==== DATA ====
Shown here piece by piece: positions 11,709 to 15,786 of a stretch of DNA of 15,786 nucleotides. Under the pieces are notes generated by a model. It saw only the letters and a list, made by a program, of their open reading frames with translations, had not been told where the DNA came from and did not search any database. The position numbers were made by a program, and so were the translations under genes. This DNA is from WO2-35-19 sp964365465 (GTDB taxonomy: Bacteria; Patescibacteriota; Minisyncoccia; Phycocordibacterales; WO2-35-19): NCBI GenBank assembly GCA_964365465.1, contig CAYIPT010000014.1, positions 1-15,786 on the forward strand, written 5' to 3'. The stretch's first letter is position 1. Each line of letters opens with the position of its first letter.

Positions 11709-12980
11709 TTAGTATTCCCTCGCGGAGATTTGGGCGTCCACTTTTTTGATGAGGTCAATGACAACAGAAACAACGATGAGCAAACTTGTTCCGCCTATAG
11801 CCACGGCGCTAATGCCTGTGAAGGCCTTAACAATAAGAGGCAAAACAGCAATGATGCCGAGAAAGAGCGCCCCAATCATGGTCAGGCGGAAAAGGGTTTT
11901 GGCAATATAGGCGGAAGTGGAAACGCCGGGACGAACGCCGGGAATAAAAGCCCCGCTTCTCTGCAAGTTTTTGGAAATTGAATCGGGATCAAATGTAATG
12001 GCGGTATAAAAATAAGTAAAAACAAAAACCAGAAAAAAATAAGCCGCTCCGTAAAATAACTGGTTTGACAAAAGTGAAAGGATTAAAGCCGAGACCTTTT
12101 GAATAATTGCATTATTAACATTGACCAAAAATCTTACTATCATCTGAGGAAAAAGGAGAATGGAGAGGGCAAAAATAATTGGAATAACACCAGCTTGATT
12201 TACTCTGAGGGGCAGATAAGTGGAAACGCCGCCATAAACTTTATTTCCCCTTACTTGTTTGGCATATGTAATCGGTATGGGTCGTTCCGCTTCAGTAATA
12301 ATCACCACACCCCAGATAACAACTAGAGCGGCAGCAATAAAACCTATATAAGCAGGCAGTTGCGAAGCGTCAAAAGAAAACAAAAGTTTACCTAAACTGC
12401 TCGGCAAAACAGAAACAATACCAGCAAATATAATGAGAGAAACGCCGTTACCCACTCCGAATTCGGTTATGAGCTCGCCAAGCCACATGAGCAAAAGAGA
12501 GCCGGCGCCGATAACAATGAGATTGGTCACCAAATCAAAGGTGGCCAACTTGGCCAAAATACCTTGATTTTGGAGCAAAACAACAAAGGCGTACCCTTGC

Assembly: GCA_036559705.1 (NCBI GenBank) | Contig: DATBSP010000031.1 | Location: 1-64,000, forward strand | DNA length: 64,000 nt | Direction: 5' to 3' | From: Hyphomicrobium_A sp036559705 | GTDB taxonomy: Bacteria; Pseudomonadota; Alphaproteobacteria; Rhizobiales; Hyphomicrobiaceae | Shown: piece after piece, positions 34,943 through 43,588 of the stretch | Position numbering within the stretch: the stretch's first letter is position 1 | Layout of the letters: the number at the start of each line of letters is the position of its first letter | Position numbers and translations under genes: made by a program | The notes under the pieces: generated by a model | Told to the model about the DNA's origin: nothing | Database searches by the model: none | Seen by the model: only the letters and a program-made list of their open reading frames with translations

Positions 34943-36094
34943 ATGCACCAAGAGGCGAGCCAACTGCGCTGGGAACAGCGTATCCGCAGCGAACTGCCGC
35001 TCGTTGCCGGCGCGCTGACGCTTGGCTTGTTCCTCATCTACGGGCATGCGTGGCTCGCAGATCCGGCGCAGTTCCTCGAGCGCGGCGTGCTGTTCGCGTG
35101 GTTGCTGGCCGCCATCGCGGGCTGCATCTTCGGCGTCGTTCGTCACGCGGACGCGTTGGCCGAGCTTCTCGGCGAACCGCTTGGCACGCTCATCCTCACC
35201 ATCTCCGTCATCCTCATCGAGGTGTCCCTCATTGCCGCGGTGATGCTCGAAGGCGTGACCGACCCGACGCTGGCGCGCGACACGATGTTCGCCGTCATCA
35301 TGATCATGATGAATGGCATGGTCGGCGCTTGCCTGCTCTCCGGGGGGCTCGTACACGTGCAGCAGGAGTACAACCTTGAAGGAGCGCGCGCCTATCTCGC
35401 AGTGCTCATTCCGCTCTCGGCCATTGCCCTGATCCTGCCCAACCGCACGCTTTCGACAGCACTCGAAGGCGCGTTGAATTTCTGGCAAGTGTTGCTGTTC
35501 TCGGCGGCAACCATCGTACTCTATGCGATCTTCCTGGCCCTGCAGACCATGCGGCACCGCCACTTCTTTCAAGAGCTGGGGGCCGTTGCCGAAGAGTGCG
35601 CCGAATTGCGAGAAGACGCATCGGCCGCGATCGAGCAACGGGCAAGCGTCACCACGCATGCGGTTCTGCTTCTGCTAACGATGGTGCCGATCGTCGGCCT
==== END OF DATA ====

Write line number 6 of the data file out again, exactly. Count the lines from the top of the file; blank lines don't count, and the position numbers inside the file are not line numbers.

12001 GCGGTATAAAAATAAGTAAAAACAAAAACCAGAAAAAAATAAGCCGCTCCGTAAAATAACTGGTTTGACAAAAGTGAAAGGATTAAAGCCGAGACCTTTT